ZigBee are considered by most design engineers to be just about the only two choices for low-power solutionsdepending, of course, on the application.
Bluetooth is ideal for widely compatible communications on a personal area network (PAN) comprising PDA, headset, mobile phone and laptop PC, for example, where the standard eliminates much of the design challenge.
ZigBee excels for products used on networks comprising scores of nodes where infrequent, yet reliable communications are needed, and the batteries have to last for years.
However, adhering to these standards comes at a price: The silicon is relatively expensive, and there is significant data packet overhead simply to ensure compatibility, which increases data transfer time and consumes power.
Much of the design effort and testing for Bluetooth (IEEE 802.15) solutions is needed to ensure compliance with the standards. This makes sense when ensuring interoperability between mobiles, laptops or wireless sensors from many manufacturers.
But if the application is destined for a one-to-one dedicated link such as wireless mouse to keyboard, it becomes an unnecessary expense. These low-cost, low-power consumption applications are increasingly important in China, where designers have targeted innovative products for the export market.
This article first describes the design challenges in a generic way and later shows the benefits of an integrated proprietary RF chip manufactured by the author's company (the nRF24xx series), for these types of applications.
A wireless mouse will be used as a case study that allows the comparison of Bluetooth, ZigBee and a proprietary IC.
The Bluetooth protocol allows data to be transferred between 1 master and up to 7 slaves (in a PAN or "piconet") at rates of up to 723 kbit/s. However, the actual data payload is usually reduced due to the overhead of a communications protocol defining the type of each unit with address and other header information to ensure compatibility with other Bluetooth devices.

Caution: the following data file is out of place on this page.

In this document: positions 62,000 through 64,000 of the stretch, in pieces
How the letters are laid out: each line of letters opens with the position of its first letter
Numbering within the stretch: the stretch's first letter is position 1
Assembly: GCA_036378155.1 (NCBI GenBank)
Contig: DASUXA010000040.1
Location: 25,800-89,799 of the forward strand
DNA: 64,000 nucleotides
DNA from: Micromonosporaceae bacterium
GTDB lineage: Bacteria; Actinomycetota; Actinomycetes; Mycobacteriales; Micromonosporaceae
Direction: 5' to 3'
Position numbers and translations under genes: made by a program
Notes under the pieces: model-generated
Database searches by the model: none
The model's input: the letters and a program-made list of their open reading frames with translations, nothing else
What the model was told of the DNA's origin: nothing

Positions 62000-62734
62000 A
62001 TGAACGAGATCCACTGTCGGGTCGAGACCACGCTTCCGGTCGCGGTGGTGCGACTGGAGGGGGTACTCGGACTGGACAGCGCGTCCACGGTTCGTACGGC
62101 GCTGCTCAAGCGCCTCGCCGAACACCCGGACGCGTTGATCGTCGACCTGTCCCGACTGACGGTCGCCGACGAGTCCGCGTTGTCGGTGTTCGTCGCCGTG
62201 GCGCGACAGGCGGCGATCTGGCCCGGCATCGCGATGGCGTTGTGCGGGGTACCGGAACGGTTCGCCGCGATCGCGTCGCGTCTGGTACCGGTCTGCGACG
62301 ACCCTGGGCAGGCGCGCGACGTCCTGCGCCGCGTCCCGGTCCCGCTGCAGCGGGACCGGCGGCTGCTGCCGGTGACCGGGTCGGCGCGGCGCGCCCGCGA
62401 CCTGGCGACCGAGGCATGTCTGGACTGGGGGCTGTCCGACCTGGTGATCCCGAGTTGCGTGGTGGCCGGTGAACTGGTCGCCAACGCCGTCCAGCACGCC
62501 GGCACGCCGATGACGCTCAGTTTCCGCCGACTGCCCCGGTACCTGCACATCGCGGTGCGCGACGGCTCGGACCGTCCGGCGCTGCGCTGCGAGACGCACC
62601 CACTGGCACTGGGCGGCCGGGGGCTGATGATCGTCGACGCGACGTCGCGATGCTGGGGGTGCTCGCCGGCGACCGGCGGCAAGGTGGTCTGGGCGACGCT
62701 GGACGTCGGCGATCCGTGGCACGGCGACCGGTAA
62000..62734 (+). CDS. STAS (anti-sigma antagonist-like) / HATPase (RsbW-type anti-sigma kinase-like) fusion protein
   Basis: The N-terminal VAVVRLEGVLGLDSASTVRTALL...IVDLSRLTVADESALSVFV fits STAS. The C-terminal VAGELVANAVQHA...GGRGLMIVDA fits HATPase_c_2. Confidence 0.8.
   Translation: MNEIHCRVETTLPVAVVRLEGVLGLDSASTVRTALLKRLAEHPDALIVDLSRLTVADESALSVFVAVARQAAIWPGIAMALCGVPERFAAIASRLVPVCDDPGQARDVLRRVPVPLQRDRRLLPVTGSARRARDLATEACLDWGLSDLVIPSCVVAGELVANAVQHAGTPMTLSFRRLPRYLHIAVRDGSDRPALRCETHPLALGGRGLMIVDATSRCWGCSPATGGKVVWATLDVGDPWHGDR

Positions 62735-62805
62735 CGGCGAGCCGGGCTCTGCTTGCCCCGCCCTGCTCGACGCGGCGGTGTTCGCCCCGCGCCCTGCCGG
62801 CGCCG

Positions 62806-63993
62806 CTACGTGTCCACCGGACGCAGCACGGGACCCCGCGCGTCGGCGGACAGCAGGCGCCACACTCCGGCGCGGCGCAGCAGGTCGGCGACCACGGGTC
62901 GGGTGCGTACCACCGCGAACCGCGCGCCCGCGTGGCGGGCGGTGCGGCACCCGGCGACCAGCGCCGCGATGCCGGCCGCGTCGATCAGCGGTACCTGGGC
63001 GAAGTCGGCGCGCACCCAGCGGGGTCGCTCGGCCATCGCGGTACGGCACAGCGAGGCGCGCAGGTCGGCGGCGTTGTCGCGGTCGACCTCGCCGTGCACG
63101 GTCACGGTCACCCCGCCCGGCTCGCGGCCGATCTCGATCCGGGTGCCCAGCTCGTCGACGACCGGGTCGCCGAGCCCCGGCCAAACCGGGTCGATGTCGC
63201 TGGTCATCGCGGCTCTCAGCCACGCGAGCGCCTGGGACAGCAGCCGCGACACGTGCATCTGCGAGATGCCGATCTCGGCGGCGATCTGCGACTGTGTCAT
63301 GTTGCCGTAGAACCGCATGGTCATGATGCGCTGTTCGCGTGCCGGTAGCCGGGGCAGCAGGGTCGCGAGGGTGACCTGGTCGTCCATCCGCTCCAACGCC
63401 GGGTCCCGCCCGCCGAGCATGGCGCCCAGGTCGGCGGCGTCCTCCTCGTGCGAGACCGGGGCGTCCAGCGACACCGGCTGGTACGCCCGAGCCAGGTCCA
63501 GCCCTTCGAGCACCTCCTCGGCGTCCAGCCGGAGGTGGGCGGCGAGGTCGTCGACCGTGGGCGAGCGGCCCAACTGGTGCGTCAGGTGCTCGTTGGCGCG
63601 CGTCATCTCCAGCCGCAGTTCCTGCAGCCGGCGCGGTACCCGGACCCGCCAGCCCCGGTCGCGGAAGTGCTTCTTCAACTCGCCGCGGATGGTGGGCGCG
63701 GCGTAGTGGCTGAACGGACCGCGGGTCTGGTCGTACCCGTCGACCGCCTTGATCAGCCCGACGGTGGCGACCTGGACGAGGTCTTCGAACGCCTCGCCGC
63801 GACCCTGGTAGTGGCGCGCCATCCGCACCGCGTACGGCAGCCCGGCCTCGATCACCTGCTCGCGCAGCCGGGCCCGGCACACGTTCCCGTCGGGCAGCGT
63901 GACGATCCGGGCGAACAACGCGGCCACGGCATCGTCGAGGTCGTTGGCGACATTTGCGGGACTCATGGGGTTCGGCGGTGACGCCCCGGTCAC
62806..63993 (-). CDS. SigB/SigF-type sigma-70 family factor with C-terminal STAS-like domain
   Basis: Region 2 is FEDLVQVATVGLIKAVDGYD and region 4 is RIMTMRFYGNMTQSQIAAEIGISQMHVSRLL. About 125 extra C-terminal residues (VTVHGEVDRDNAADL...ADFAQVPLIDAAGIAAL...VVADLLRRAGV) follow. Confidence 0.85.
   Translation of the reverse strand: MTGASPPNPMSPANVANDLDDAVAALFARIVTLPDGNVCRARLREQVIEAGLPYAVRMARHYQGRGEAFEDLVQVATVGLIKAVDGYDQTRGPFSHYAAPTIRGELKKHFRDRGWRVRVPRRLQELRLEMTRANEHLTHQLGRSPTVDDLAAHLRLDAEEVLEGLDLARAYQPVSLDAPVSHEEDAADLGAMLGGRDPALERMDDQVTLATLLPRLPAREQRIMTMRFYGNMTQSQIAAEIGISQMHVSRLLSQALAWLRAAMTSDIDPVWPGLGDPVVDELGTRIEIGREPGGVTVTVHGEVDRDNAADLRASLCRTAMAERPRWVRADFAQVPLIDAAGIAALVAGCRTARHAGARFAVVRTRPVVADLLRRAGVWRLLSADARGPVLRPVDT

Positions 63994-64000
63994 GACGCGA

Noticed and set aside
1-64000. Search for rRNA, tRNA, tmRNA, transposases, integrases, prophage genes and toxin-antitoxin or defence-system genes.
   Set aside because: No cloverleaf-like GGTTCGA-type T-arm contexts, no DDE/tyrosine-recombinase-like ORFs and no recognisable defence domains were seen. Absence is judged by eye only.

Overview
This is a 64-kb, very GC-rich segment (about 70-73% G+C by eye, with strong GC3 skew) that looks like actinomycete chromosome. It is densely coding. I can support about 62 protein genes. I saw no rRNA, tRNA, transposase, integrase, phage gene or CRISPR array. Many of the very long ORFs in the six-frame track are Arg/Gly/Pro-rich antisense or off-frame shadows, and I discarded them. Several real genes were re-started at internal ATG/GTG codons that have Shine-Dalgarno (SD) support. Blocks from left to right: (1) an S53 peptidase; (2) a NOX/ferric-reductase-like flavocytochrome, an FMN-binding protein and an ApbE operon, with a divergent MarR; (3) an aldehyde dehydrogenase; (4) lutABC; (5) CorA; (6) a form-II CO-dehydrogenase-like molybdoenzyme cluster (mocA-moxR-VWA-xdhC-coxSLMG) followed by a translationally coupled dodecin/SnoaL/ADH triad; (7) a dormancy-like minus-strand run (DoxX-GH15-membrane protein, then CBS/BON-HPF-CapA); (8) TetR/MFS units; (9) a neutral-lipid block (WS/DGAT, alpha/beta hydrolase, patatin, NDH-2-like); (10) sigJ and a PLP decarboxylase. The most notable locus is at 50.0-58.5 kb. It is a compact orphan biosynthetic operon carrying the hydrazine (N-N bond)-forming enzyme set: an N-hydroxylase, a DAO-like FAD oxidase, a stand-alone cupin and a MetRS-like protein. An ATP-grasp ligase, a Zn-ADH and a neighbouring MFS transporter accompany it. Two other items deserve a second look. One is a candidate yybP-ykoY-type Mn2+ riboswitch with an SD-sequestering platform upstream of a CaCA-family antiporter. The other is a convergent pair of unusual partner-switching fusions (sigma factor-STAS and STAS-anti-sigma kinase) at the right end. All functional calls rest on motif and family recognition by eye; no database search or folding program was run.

The standard employs a GFSK (Gaussian Frequency Shift Keying) modulation scheme using 83, 1 Mbit/s channels within the 2.4 GHz band. GFSK applies Gaussian filtering to the modulated baseband signal before it is applied to the carrier.
This results in a "dampened" or gentler frequency swing between the high ("1") and low ("0") levels. The result is a narrower and "cleaner" spectrum for the transmitted signal compared with the straightforward approach of FSK (Frequency Shift Keying).
Because Bluetooth operates on the same licence-free ISM band as other wireless technologies (for example Wi-Fi) interference can compromise data rates because corrupted packets need to be re-transmitted.
Version 1.2, however, addresses this problem by incorporating Adaptive Frequency Hopping (AFH). This allows two communicating Bluetooth devices to constantly change their mutual frequency across the band to avoid a clash with other RF devices in the vicinity.
Bluetooth is available in 3 basic power levels: Class 1 (100 m line of sight range), Class 2 (10 m), and Class 3 (2-3 m). Most contemporary consumer devices are Class 2.
The devices in a Bluetooth piconet each have a unique 48-bit identity number. The first device identified (usually within 2 seconds) becomes the master, and sets the 1600 frequencies to be used each second across the band.
All other devices in the piconet "lock" or synchronise to this sequence. The master transmits in even slots, the slave responds in odd slots. Active slave devices in the piconet are assigned an address, and listen for slots addressed to themselves.
Slaves may also go into lower power "sniff", "hold" or "park" modes. In sniff mode a device listens only periodically, during specific sniff slots, but does retain the synchronization.